What Advisors Do When Wrap Clients Get Jittery
Most advisors agree that involving ones clients in asset allocation is an integral part of designing a mutual fund wrap. However, the current economic downturn has many investors prematurely ditching their carefully designed long-term programs, despite having taken part in choosing the funds, says Michael Bonevento.
With 90% of his business as an American Express senior financial advisor in mutual fund wraps, a significant number of the long-term relationships Bonevento has cultivated are showing signs of strain these days.
“Every advisor is unpopular right now,” he says. “Probably our clients dont believe anything we say.
“Mutual funds are not doing well now. Thats just a function of a slowing economy–people get concerned about the possibility of losing money and mutual funds get sold.”
As defined by Cerulli Associates, a Boston-based research and consulting firm, a mutual fund wrap is a program “designed to systematically allocate investors assets across a wide range of mutual funds.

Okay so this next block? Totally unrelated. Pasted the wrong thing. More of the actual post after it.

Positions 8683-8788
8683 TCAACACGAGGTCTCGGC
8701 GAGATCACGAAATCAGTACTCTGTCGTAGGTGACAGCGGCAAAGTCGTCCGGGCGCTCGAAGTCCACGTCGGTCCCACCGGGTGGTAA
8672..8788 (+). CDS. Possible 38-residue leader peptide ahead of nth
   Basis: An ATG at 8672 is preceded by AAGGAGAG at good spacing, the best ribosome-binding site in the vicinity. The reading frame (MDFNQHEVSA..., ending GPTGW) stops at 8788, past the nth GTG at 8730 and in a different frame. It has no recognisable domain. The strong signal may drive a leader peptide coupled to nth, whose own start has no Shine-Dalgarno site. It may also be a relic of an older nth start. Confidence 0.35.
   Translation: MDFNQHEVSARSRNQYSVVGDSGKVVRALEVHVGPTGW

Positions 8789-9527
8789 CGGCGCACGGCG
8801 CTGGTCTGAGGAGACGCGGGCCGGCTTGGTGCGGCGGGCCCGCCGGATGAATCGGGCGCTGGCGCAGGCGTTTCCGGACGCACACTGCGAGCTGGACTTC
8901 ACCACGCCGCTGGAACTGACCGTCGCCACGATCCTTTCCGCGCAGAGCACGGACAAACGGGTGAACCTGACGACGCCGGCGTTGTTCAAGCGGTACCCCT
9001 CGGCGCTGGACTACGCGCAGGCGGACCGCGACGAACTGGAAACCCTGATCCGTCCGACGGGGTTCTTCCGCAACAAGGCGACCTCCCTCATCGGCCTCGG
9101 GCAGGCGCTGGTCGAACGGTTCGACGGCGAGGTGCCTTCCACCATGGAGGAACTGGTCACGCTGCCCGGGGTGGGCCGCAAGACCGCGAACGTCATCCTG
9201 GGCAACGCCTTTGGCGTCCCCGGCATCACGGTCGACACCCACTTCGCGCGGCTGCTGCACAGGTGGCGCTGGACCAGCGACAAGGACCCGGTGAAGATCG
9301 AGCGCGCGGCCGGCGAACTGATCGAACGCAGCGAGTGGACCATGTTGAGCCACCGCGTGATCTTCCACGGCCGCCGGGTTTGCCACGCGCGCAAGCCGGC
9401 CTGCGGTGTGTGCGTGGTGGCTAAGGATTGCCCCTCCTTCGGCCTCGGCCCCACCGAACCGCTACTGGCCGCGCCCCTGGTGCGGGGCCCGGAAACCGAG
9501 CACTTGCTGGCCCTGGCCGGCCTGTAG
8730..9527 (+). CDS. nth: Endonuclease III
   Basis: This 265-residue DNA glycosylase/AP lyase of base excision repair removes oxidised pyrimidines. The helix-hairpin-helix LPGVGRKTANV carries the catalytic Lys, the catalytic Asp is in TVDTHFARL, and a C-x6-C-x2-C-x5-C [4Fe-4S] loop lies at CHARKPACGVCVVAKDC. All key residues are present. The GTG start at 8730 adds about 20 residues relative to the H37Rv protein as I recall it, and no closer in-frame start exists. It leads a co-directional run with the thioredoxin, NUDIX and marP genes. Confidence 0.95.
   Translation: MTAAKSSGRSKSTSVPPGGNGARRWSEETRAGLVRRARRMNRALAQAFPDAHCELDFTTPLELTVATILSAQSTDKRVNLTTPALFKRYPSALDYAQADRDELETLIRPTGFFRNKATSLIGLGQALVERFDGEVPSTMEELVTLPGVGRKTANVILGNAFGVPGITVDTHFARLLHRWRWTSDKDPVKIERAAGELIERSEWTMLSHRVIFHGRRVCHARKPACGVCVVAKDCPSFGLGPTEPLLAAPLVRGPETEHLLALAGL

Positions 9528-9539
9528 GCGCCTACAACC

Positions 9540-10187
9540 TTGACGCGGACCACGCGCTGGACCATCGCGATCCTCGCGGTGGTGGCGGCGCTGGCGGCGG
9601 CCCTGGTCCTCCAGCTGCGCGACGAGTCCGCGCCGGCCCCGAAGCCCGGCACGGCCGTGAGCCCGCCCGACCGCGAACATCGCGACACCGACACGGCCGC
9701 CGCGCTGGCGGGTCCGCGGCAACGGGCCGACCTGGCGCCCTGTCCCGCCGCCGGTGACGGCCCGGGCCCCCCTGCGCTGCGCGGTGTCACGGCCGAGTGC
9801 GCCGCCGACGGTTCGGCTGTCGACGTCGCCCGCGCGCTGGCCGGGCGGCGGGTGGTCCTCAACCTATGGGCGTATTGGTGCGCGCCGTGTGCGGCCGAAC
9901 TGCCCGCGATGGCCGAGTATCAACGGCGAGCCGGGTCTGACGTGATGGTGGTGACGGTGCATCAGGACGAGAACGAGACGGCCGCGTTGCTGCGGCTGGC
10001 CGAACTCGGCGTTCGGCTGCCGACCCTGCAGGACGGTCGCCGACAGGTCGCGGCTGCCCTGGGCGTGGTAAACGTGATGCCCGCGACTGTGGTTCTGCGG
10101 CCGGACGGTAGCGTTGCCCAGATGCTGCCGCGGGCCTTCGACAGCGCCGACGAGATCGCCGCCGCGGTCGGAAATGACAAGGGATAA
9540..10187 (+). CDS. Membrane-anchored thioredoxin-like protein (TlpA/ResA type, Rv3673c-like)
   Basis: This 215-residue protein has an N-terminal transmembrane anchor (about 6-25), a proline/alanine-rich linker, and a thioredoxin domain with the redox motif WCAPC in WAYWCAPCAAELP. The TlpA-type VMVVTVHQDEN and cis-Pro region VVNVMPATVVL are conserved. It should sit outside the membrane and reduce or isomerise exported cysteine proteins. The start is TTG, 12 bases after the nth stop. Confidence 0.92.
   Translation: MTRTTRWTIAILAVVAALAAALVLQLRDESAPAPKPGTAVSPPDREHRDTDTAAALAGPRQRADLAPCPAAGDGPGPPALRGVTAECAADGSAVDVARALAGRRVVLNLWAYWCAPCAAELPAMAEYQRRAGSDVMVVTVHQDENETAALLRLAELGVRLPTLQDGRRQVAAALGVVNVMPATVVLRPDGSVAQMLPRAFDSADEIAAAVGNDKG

“Services include client profiling, account monitoring and portfolio rebalancing. An asset-based fee of 1.25% for example, is charged instead of commission. Account minimums typically range between $10,000 and $50,000,” Cerulli says.
When clients want to sell mutual funds earlier than they had planned, Bonevento, who works out of the Wall Township, N.J., American Express office, asks them whether they still have the same financial goals they had when he initially worked with them to plan the wraps. If the answer is yes, he tells them that abandoning the plan early in a tough spot is typically a bad idea.
In explaining why they should hang on to their programs over the long term in spite of sagging values, he goes over with his clients figures he can factually measure, including interest rates, inflation, energy costs, unemployment levels, corporate profits and the value of the euro. He mentions that the economy has faced similar conditions before and has eventually rebounded.
Bonevento also explains that being a successful long-term investor means remaining faithful to ones portfolio in good times and bad.
“When the market was doing well, everyone was a long-term investor,” he says. “Now, everyones leaving the market. Success comes in the long term.
“When the economy suffers is not the time the investor should be panicked. As long as nothings changed from their financial perspective, theres a very good chance they should stay where they are,” he says.